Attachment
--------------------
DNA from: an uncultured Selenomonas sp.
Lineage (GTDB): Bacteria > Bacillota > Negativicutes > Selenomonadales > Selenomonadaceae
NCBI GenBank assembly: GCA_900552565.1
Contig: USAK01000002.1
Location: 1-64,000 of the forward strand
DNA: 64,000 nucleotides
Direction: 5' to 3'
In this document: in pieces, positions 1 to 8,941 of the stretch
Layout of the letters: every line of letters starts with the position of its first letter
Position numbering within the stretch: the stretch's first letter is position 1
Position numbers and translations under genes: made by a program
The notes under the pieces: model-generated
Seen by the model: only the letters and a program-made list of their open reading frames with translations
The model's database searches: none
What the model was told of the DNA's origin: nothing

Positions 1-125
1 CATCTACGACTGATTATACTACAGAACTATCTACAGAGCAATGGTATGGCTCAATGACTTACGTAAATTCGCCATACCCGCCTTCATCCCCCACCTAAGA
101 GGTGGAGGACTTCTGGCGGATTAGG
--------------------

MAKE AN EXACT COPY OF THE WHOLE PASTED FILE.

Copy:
DNA from: an uncultured Selenomonas sp.
Lineage (GTDB): Bacteria > Bacillota > Negativicutes > Selenomonadales > Selenomonadaceae
NCBI GenBank assembly: GCA_900552565.1
Contig: USAK01000002.1
Location: 1-64,000 of the forward strand
DNA: 64,000 nucleotides
Direction: 5' to 3'
In this document: in pieces, positions 1 to 8,941 of the stretch
Layout of the letters: every line of letters starts with the position of its first letter
Position numbering within the stretch: the stretch's first letter is position 1
Position numbers and translations under genes: made by a program
The notes under the pieces: model-generated
Seen by the model: only the letters and a program-made list of their open reading frames with translations
The model's database searches: none
What the model was told of the DNA's origin: nothing

Positions 1-125
1 CATCTACGACTGATTATACTACAGAACTATCTACAGAGCAATGGTATGGCTCAATGACTTACGTAAATTCGCCATACCCGCCTTCATCCCCCACCTAAGA
101 GGTGGAGGACTTCTGGCGGATTAGG